Daminion Update To Version 4.0

Last week, Daminion announced an upgrade to version 4.0 of their client/server desktop DAM solution.  As seems to be the convention currently, none of the updates are likely to have anyone falling off their chair in shock and amazement, but there are a decent number and some of their peers would make more of a fuss about these relatively minor changes than they have.  Here is the abridged list:

  • Tag structure protected from unwanted changes during import
  • Links between assets
  • Italian localisation
  • Performance enhancements
  • Modifications to Daminion Server REST API

There is a full breakdown and some videos and screenshots on their blog post about the release (and they do look like real ones, rather than designer mock-ups).

As you know, when Daminion imports images it reads the image metadata, saves it in the catalog and then displays it in the tag tree. This allows you to keep your database information synced with the metadata in imported files. But what if you want to import new stock images that may already contain large amounts of metadata that could easily mess up your existing tag structure? The new Daminion 4.0 version can mark all newly imported tags as Unapproved, so you can easily separate imported tags from your approved tag structure (taxonomy).” [Read More]

The main USP of Daminion is that it is low cost and runs internally on the type of studio network of Macs and PCs that you would typically get in a graphic production studio.  Obviously, this is more of a benefit for some kinds of users than others and a point often observed about this kind of product is that they frequently get used to feed assets to web-based DAMs that might not be responsive enough for production needs (or have direct access to all of the original files held on an internal server).  By contrast, if you need to make a logo available to thousands of users then this is more challenging with a product that is desktop-based and aimed at smaller studios.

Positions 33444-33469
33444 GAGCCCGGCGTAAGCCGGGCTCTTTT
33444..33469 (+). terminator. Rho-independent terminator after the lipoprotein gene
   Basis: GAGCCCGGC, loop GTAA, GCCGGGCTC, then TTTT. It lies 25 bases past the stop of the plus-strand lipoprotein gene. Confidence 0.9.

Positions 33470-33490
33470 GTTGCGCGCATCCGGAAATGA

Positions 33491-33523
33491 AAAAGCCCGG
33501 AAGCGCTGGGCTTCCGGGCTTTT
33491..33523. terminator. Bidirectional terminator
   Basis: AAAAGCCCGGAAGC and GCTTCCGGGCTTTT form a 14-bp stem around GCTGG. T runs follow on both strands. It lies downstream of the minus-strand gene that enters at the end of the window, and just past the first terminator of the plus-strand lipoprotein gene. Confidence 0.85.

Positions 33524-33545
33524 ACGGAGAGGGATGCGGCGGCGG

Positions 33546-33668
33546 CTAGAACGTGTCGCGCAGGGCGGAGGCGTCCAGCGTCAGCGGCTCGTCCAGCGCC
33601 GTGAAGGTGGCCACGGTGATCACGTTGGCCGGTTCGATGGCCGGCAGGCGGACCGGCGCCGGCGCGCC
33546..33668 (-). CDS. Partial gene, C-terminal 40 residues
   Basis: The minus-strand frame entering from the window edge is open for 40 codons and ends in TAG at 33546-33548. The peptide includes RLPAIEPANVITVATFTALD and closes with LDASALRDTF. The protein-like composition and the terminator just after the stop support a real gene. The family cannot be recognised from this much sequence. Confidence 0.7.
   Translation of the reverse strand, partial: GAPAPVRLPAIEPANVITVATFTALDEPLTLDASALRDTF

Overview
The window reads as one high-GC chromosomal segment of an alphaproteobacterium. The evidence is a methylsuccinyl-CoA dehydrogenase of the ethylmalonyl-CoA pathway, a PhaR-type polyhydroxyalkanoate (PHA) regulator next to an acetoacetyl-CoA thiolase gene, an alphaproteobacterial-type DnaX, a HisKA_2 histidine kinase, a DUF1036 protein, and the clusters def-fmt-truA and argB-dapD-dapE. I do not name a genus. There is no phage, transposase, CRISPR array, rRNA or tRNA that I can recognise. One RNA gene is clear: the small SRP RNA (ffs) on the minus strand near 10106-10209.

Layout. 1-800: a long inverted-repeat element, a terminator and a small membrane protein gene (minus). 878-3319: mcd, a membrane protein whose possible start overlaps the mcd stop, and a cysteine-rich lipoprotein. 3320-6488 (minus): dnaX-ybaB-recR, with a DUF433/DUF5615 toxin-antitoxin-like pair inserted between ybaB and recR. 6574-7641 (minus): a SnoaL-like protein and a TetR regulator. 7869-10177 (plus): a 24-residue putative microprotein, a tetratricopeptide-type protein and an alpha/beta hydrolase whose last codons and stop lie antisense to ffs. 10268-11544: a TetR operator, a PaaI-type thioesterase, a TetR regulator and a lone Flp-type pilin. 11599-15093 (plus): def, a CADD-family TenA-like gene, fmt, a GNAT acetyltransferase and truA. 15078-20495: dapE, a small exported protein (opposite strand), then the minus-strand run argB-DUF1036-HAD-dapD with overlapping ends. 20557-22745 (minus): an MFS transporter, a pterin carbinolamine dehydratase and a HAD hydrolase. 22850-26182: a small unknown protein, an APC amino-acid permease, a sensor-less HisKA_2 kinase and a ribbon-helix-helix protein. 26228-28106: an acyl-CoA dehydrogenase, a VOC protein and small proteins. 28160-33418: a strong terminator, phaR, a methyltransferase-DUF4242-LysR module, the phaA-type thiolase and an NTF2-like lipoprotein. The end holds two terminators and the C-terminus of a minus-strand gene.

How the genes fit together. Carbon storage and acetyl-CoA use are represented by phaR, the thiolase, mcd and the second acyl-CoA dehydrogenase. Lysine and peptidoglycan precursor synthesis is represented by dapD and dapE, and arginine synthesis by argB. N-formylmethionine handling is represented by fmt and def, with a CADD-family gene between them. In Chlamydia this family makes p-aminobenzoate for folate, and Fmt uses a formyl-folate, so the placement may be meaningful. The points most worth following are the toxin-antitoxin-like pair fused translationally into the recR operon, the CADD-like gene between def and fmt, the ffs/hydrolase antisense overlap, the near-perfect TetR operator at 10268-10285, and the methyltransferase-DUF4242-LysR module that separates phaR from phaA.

One of the often stated benefits of SaaS applications is that they get updated more quickly than on-premise.  While Daminion’s high frequency release cycle demonstrates that this is not always true, part of the reason is the number of users involved in a given installation.  If you have a DAM with a small number of users, upgrades are less of an undertaking than those with more users and it’s easier to apply patches if bugs etc are found.  With SaaS or Cloud DAM, the vendor has to undertake a risk assessment and plan the upgrade with a good deal of care lest they end up being deluged with support calls if something breaks because it wasn’t picked up in testing.  This can make their release management headaches more of an issue than is widely understood (and obviously not something they are usually keen to talk openly about).

What these observations should highlight is that you can’t necessarily take all of the commonly held views about certain classes of products entirely at face-value, further, you might even have to consider the possibility of using more than one to synthesise a range of benefits that a single vendor alone cannot offer.  Evidently, cost is a big mitigating factor against following that route, but it is important to assess the needs of all your users first and look at products second.  One additional consideration that often seems to get ignored is that while there will be fewer heavier DAM users, they are also responsible for supplying most of the assets that everyone else will download, so it is essential to consider this in terms of a digital asset supply chain rather than a one-size fits all approach.

Share this Article:

Leave a Reply

Your email address will not be published. Required fields are marked *